The realization first hit me when we invited two friends over for dinner a couple weeks ago, a pair of sassy Turkmen girls we met at school. Farrell realized that he had most of the ingredients to make Moroccan-style chicken: chickpeas, allspice, assorted nuts and raisins, and long-grain rice. Since the meal was anticipated to be a giant step up from our usual instant ramen feasts (a packet is only 8 som, how can we resist?), we felt it was only appropriate to share (and show off Farrell’s cooking skills).
Ahem, not to toot my own horn, but the meal was a big hit. Then one of the girls asked me, “So, when did you go to Morocco?”
Oh. Well, I’ve never been to Morocco. I think Farrell went there before we met, but it was only for a few days.
“Is that where he learned to make this?”
Heck no! This was the result of an internet recipe and some improvisation. It’s just the way that we’re used to cooking in the states: if we add curry powder, it’s Indian-style, soy sauce makes a dish “Asian”, basil and oregano makes it Italian.
That moved the conversation to the commonality of global cuisines in American kitchens and restaurants. Take a second to reflect on what sort of food you ate in the past week. Peek at your take-out menus. Think about your favorite restaurants. Look at your spice cabinet. How much of it can be classified as some sort of ethnic cuisine?
For me, eating “American” food meant constantly sampling whatever exotic spices or new cuisine I could. Living in DC made it impossible to avoid days that included Greek for lunch and Thai for dinner. Taking family and friends out for Ethiopian was a strict ritual. Homemade naan and biryani was a regular weekday dinner. Eating American cuisine was simply eating anything (and everything!) available to me in America (or, you know, in walking distance).
Ahh. It’s a bit different in Kyrgyzstan. There’s Kyrgyz cuisine, which consists of fatty meats (either fantastically grilled or sadly boiled), starchy veggies, bland noodles, broths, and fermented dairy products. There’s Uzbek cuisine…which consists of fatty meats, starchy veggies, bland noodles… And there’s Russian cuisine, which forced me to learn how to ask for food “без майонез, without mayonnaise”. American food is the stereotypical hamburger. There are a few scattered Turkish restaurants for the entrepreneurial Turkish minority (all of the grocery stores are Turkish). Chinese restaurants make use of the abundance of bell peppers (my least favorite food ever) and oil available here, and they’re always a bit sketchy anyway.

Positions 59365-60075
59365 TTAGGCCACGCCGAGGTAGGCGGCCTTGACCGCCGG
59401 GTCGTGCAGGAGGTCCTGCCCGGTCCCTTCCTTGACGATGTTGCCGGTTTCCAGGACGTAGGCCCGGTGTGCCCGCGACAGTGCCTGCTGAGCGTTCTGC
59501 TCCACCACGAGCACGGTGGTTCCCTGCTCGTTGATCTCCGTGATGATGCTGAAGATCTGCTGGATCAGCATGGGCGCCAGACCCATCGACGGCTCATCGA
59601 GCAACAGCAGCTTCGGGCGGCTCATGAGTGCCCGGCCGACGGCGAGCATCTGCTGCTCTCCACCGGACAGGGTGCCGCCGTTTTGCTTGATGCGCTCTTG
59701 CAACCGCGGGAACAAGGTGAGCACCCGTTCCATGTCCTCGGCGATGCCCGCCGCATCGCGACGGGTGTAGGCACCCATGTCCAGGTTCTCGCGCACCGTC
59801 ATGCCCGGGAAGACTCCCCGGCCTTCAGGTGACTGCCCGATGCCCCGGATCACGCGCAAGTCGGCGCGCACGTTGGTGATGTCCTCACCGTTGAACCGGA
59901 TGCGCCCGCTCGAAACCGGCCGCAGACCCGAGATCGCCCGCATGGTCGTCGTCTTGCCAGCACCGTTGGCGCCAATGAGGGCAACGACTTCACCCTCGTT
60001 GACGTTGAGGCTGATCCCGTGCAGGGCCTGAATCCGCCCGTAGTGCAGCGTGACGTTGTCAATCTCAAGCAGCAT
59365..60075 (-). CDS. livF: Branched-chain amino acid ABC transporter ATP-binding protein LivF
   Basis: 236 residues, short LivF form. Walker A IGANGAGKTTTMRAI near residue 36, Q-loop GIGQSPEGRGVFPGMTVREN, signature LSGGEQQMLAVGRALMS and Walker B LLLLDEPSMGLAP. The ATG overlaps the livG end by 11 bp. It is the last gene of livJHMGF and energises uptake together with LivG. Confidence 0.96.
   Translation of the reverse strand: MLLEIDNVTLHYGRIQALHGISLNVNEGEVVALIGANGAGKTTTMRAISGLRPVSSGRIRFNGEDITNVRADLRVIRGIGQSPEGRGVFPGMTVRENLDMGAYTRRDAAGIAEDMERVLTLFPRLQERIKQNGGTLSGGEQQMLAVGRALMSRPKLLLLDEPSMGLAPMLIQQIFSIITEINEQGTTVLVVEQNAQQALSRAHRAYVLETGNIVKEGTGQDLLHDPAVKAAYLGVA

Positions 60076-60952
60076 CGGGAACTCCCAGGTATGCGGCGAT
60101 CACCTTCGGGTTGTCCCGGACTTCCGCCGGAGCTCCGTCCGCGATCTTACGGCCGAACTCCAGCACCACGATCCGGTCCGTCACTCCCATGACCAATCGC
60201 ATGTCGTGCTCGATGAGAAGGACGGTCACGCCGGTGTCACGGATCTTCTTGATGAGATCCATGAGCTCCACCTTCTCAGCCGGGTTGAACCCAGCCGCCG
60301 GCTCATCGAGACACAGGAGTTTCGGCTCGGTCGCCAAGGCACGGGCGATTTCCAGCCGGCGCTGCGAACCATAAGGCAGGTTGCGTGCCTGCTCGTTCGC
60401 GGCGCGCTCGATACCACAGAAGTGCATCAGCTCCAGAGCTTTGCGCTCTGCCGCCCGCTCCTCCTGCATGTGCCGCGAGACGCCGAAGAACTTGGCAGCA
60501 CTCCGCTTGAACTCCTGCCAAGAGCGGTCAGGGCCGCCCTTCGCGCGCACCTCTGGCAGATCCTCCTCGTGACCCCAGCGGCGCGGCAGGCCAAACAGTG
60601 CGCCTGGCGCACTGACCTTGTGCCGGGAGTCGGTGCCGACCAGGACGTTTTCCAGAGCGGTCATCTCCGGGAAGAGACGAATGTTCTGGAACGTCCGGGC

Anything else available is too expensive for the average Kyrgyz, something that Farrell and I will try to save for semi-special occasions, lest we remove ourselves too far out of typical Bishkek life. For example, there are a few Italian restaurants in Bishkek. In America, Italian is a broad concept for cuisine and encompasses everything from your local Penndel Pizzaria, the Olive Gardens that dot every town across the country (a pox on American cuisine, in my opinion), or the upscale Bella Italiano (oh come on, they always have “Bella” in the name) in the big city with the white linens and the good olive oil. Italian restaurants in Bishkek aim for snootiness and authenticity, and while they’re very good, it all just seems a bit out of place.
Then there are the ethnic restaurants that are even out of my price range. In all the guidebooks we’ve read there is a sushi restaurant that claims the honor of the most expensive restaurant in Kyrgyzstan; the only one rated $$$$, expect to pay at least $50 per person, more for drinks and all the fabulous extras. Considering that Kyrgyzstan is landlocked, I can understand the price for raw fish is high (and I shudder to think about all the hole-in-the-wall places that charge less for sushi), but I won’t be dining there anytime soon.
On top of that, the mythical sushi place may have been recently trumped by an Indian restaurant that opened earlier this year. Our favorite Belgian couple celebrated there recently, causing us to gasp in horror as they recounted the prices. Maybe the owner has to hire someone to hand-carry all those precious spices over the Hindu Kush?
Probably won’t be dining there anytime soon either.
Just like back in the states, we try to do most of our eating at home, and I find that I have to get a bit creative to keep up with my cooking and baking habits. So if I can’t find coconut milk, I can’t make Thai curry once a week. I guess I’ll have to expand my horizons with these limitations, not necessarily learning to live without all those fabulous conveniences (like living two minutes from a Whole Foods), but adapting to a different way of eating. Isn’t that what being an expat is all about?
Uhh, don’t ask me to eat a boiled piece of sheep fat though. That’s just not happening.